- Inactivity: Those who avoid physical activity, whether it’s exercise or any other form of general exertion, are more prone to weight gain and obesity. They also typically have higher heart rates, meaning the heart has to work harder which can damage arteries.
- Obesity: If you are obese or overweight, you will require more blood to be pumped to meet your body’s needs for nutrients and oxygen. This not only increases the blood pumping through your body, but it also increases the stress on the arteries carrying it.
- Pre Existing Conditions: As we covered with secondary hypertension, the presence of certain conditions may increase the likelihood of hypertension - sleep apnea, diabetes, or kidney disease among them.
- Race: African Americans are more susceptible to high blood pressure than other racial or ethnic groups with African American men being the most at risk.
- Stress: For many, increased stress may lead to elevated blood pressure, which can be harmful even if the increase is brief.
- Tobacco Use: Among the laundry list of health-related items that tobacco use negatively impacts is a temporary increase in blood pressure and damage to your arteries. This includes chewing tobacco and secondhand smoke.
- Too Much Sodium or Too Little Potassium: Although salt may add plenty of flavor to your food, it also increases your blood pressure. For its part, potassium helps to regulate the sodium levels in your body and too little potassium will increase your sodium levels.
How to Treat or Avoid Hypertension
To be sure, hypertension is a serious condition that will eventually deteriorate an individual’s health if left untreated.
It’s not all bleak, however.
Better control of your blood pressure results in far lower risks of heart disease, stroke, and other potentially harmful outcomes. Even if diagnosed, there are plenty of ways an individual can control their hypertension.
First, an increasingly common method for managing hypertension is through prescription medication.
Of course, concerns exist over prescribed controls, including potentially harmful side effects and the need to be tied to a regular, artificial means of management. For many who suffer from high blood pressure, there is a better solution.
Many medical professionals agree that perhaps the best way to treat hypertension and to keep blood pressure levels within healthy ranges is through a patient’s lifestyle.
Here are seven main factors in helping to keep hypertension at bay:
- Maintain a Healthy Weight: Nobody expects you have a perfectly toned physique, but fewer overall pounds directly relates to lower blood pressure. Keeping your waistline slimmer will also help as too much weight around your midsection increases your risk for hypertension.
- Maintain a Healthy Diet: Part of keeping a healthy weight means eating a healthy diet. More than that though, consuming the right foods for heart health - fruits and vegetables, whole grains, and dairy products low in fat - and avoiding the wrong ones - saturated fat and cholesterol - can drastically reduce your risk for hypertension.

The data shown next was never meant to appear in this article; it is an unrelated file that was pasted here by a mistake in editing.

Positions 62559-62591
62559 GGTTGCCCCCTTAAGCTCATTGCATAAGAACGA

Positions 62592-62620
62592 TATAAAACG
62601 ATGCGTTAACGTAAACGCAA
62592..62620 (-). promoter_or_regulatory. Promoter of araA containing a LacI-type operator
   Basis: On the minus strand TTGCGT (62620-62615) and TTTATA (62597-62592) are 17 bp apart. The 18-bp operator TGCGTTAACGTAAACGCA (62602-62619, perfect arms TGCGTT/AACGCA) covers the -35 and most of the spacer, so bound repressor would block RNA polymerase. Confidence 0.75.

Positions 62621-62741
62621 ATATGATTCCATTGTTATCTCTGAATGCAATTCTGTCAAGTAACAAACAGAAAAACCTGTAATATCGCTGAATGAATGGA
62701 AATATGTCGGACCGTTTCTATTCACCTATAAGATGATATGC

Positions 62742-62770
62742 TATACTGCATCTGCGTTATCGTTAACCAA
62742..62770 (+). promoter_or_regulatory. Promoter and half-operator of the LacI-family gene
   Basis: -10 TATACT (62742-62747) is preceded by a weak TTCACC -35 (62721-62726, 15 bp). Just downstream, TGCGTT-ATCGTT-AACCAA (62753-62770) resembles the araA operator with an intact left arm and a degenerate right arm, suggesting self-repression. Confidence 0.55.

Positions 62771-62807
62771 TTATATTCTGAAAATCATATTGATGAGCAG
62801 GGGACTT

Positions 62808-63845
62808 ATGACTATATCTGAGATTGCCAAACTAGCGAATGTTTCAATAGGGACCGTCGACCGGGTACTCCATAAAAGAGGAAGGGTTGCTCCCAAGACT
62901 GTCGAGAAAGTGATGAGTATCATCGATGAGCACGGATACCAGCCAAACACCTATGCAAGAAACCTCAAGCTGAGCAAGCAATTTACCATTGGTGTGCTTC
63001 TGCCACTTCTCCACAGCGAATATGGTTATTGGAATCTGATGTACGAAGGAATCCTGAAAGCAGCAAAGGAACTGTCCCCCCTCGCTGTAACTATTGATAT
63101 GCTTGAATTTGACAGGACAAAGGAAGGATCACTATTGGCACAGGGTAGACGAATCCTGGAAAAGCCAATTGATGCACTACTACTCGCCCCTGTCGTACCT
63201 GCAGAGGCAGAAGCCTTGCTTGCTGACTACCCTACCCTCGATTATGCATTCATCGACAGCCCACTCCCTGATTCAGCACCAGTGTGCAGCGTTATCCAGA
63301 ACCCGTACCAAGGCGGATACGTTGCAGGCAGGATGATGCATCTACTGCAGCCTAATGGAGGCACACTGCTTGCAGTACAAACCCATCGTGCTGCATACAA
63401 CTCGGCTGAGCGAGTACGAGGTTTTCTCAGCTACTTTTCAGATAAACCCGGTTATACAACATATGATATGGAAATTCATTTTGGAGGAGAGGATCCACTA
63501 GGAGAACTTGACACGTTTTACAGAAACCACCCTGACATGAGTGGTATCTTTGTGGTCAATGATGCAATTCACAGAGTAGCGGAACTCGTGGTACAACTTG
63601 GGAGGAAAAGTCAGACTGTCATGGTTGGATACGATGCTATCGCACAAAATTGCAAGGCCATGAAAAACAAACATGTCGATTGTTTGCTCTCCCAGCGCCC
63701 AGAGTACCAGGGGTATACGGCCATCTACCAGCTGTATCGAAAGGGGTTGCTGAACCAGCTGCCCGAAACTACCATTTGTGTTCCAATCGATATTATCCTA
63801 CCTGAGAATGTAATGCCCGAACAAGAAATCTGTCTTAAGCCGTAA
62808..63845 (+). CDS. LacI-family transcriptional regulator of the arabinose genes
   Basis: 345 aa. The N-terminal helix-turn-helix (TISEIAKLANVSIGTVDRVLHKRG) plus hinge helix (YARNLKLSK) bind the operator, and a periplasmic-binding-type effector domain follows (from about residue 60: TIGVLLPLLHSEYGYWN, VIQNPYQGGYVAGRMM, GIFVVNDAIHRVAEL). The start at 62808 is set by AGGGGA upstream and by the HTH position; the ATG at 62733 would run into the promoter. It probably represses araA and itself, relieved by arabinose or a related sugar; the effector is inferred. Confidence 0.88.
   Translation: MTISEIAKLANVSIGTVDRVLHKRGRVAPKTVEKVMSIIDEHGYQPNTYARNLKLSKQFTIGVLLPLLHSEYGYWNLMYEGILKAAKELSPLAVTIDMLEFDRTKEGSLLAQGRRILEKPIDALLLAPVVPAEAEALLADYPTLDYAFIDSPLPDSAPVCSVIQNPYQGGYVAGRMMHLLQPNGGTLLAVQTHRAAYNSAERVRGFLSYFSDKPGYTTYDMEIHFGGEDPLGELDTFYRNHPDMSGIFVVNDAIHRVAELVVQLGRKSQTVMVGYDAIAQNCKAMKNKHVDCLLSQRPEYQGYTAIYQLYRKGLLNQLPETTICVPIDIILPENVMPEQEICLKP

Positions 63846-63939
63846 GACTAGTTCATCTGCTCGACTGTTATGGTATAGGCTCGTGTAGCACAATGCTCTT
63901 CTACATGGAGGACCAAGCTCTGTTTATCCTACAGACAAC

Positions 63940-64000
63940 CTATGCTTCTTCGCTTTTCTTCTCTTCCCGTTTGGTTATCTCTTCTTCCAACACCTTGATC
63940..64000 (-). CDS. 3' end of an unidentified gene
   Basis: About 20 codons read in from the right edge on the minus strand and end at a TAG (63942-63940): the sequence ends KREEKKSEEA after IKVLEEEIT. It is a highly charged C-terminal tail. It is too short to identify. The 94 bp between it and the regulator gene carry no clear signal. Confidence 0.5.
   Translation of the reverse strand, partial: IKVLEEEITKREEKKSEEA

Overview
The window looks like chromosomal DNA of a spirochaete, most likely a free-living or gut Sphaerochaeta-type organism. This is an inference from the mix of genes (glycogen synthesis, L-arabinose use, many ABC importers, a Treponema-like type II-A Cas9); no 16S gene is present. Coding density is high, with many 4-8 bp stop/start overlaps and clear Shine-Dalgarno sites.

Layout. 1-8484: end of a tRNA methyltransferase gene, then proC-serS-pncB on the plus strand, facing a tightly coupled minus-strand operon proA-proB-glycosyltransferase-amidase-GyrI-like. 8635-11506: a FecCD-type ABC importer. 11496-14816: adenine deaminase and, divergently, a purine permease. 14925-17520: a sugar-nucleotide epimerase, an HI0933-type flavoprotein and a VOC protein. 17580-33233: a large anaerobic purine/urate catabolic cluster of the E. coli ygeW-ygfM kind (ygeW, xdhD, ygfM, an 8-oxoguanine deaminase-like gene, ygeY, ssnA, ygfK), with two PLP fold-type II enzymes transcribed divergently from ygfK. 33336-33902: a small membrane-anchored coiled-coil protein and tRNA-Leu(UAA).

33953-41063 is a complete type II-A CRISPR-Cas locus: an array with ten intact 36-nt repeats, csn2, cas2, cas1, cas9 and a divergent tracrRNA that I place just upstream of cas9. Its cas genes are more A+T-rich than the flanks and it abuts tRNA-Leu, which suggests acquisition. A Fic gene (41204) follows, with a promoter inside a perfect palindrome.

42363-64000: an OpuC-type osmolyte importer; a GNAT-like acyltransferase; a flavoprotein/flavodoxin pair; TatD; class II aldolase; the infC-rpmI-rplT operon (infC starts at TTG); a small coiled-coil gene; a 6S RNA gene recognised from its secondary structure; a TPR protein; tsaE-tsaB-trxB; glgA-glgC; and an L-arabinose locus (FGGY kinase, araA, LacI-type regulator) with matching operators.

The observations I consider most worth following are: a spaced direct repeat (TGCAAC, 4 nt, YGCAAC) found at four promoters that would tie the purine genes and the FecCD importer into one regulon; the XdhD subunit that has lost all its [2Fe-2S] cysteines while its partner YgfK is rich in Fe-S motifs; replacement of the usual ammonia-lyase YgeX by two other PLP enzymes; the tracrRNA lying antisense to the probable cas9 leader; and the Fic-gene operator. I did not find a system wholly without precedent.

- Cut Back on Salt: In addition to being mindful of your overall diet, cutting back on salt, even if just a little, will have a considerable impact on lowering blood pressure. Opt for non-processed foods and flavor your meals with herbs and spices.
- Reduce Your Alcohol Consumption: A drink or two a day has been shown to carry some positive outcomes for an individual’s health. Excessive drinking, however, can have the opposite effect including increasing your blood pressure and reducing the effectiveness of blood pressure medications.
- Quit Smoking: It should go without saying at this point, but steering clear of all tobacco products will add years to your life and keep your blood pressure down while you live them.
- Become More Active: Not just exercise, but regular, consistent activity will keep your blood pressure levels within an acceptable range and your hypertension risk low. While all forms of exercise will positively impact your health, something as simple as a brisk daily walk will do wonders for your heart health.
- Relax: Finally, keep your stress levels low. Chronic, consistent stress doesn’t just increase your risk of hypertension. It can lead you toward other unhealthy habits that may further complicate your heart health. Be mindful of your particular stress triggers, keep your expectations for both personal and professional endeavors realistic, and make time for yourself to decompress and pursue activities you enjoy to take your mind off the daily grind.
Individuals both healthy and unhealthy can have high blood pressure. So regardless of your current health, specific regimen, or potential risk factors you should take the threat of hypertension seriously.
It’s essential to meet with a physician and monitor your blood pressure regularly to stay on top of any changes in your body’s natural rhythms. Doing so will not only keep your blood pressure low and hypertension at bay, but it could potentially save your life.